Profiling private forest owners and contractors in Hoima district
Amaitum, Joshua Elukut
MetadataShow full item record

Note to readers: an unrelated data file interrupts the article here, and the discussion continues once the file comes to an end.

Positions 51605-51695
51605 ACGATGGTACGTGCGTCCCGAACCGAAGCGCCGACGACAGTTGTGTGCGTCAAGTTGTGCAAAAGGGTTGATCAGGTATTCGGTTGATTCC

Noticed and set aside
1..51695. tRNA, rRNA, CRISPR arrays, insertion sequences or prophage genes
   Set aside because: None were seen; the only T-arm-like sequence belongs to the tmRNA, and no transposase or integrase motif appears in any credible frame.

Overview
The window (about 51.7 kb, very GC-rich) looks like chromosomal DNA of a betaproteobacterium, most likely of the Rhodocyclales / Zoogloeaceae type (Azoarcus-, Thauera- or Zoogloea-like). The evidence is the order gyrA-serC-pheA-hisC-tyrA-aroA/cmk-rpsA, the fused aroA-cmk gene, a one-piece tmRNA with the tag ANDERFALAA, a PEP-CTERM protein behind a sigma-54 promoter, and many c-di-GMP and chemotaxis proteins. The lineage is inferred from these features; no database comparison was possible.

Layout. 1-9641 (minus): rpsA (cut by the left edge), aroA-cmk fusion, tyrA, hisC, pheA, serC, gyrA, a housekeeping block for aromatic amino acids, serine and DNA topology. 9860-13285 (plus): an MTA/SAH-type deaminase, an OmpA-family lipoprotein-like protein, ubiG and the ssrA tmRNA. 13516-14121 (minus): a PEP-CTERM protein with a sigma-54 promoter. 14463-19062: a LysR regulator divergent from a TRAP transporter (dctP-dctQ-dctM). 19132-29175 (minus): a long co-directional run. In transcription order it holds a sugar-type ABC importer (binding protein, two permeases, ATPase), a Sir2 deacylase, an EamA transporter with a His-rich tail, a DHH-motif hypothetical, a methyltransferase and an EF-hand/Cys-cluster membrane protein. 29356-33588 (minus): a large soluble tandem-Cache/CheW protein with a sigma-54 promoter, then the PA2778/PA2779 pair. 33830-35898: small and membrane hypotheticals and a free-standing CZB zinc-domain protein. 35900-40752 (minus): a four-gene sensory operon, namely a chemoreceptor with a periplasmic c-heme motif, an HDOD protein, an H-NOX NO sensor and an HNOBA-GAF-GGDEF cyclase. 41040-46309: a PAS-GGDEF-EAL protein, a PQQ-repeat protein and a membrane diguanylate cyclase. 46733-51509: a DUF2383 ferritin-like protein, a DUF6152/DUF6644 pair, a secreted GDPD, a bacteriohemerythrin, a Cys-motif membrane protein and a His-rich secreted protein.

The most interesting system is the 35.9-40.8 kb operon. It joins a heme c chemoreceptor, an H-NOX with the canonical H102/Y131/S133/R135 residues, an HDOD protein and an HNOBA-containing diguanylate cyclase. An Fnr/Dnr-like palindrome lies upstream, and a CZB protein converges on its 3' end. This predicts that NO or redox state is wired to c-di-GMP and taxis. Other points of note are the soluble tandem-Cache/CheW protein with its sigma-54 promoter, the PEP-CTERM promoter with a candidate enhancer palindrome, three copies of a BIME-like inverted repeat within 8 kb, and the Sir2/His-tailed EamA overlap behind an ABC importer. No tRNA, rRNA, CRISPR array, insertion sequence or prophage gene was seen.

Forest plantations in Uganda have become an attractive long-term investment due to the availability of incentives and good financial prospects. As a result, a new group of entrepreneurs has emerged, establishing forest contracting companies from which services can be outsourced. These contractors now play an important role in the timber supply chain. However, data on their operational methods and the viability of the owner-contractor interaction is scanty in Uganda. Thus, this study aimed at filling that gap. The objective of the study was to profile private forest owners and contractors. A descriptive research study was conducted on 40 forest owners and 40 forest contractors in Hoima district. Respondents data was collected using two separate open-ended questionnaires for each category. Data analysis was done using IBM SPSS 26.0. A p-value of <0.05 was used as a criterion for statistical significance. Forest owners were typically middle-aged men who had recently started investing in forestry with primarily financial motivations. The most-reported motivation was income (90%) while the most reported challenge was labour management (75%). Forest contractors were typically newly established small and medium enterprises that conducted non-mechanised operations with mainly part-time workers. 60% of contractors operated as a registered company. Less than half (42.5%) of forest owners utilised services of contractors, the majority of whom (94.1%) reported gaining benefits while 70.6% experienced challenges of some sort. Collectively, the study highlights important aspects of the interaction between forest owners and contractors and provides information to help policymakers design successful strategies to stimulate the growth of forestry enterprises.